How do you know when something’s obscene? It’s not exactly an easy question. Plenty of now respected works were, at one point, declared obscene and subject to judicial scrutiny – James Joyce’s Ulysses, Allen Ginsberg’s Howl, and George Carlin “7 Words You Can’t Say on TV” to name just a few. But how exactly does a court answer the question? And how can the layperson know, with any degree of certainty, whether something is obscene or not?
In this episode of Make No Law: The First Amendment Podcast from Popehat.com, host Ken White explores the United States Supreme Court’s approach to obscenity law through the lens of the landmark case of Jacobellis v. Ohio, in which we find one of the most well known lines in Supreme Court jurisprudence – “I know it when I see it.” With the help of guests Professors Philippe C. Met and Geoffrey R. Stone, Ken explores the rules set forth by the Supreme Court, their notorious ambiguity, and how they apply in the modern day.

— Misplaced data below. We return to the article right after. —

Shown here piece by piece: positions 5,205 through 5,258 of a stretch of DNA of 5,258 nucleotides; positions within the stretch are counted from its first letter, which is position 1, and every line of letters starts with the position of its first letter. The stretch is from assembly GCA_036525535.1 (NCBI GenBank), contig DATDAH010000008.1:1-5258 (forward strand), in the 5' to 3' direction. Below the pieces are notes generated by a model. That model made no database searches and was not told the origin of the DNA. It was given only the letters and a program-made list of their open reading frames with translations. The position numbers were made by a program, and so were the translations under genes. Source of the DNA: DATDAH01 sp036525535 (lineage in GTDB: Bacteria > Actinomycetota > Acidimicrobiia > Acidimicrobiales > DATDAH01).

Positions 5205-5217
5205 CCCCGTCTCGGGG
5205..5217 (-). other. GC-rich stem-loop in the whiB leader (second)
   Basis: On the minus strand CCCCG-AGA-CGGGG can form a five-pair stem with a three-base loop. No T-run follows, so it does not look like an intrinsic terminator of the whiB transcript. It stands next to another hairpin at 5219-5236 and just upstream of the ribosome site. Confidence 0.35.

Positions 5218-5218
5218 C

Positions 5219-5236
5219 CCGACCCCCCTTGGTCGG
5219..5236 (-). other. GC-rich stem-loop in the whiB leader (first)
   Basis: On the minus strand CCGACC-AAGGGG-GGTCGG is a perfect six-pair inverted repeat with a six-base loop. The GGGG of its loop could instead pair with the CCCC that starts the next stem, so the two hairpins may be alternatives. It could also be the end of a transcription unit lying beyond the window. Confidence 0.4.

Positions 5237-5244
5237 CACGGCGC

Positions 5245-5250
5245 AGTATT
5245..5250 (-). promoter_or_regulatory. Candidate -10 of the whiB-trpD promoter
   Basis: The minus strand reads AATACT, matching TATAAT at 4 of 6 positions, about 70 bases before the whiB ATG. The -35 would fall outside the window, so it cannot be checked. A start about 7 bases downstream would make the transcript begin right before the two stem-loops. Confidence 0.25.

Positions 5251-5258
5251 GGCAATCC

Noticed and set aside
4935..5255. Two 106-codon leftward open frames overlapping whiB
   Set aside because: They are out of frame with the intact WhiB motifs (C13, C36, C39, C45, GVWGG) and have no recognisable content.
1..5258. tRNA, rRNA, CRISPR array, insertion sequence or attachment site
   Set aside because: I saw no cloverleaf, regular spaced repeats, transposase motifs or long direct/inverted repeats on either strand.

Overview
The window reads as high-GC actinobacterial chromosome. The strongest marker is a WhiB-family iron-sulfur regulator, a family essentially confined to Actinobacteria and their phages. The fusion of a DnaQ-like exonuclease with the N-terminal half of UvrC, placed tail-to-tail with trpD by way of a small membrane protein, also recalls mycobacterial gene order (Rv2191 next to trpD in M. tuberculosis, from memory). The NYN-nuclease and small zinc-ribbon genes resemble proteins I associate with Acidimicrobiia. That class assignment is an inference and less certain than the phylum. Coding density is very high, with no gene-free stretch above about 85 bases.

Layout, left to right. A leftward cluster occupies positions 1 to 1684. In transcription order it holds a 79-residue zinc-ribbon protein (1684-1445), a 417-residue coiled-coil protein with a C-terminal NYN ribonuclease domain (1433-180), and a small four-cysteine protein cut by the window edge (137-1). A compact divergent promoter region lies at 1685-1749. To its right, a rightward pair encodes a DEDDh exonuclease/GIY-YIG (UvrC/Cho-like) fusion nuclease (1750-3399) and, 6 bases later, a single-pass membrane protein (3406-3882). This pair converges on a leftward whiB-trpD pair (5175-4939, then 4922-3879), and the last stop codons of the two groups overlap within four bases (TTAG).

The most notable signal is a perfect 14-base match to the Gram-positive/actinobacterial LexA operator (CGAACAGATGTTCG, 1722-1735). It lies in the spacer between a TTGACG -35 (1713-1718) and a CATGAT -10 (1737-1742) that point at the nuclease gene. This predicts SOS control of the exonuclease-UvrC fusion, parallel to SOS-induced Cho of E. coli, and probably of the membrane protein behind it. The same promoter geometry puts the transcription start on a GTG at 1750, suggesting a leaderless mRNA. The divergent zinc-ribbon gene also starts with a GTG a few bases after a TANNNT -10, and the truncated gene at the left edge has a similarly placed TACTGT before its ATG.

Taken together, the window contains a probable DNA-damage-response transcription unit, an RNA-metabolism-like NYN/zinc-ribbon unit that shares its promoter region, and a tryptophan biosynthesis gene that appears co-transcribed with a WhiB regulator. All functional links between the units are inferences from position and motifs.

Professor Philippe C. Met is a professor of French and Francophone Studies at the University of Pennsylvania. He also serves as Editor-in-Chief of French Forum.
Professor Geoffrey R. Stone is a noted First Amendment scholar, the Edward H. Levi Distinguished Service Professor at the University of Chicago, and formerly served as law clerk to Supreme Court Justice William J. Brennan, Jr.
Make No Law: The First Amendment Podcast
I Know It When I See It
Ken White: Americans go to court seeking the resolution of a dispute.
The government is prosecuting you and you’re found either guilty or not guilty. Your neighbor has wronged you and they’re held to account or not. You think your rights have been violated and you ask a court to agree and make the violations stop.
But what happens when instead of offering clarity or resolving the problem, the court just makes it worse? What happens when a court maybe even the United States Supreme Court faces a tough legal question, and instead of answering it, makes us all even more confused than we were to begin with?
That’s what happened to a man named Nico Jacobellis, a movie theater manager in Cleveland Heights, Ohio.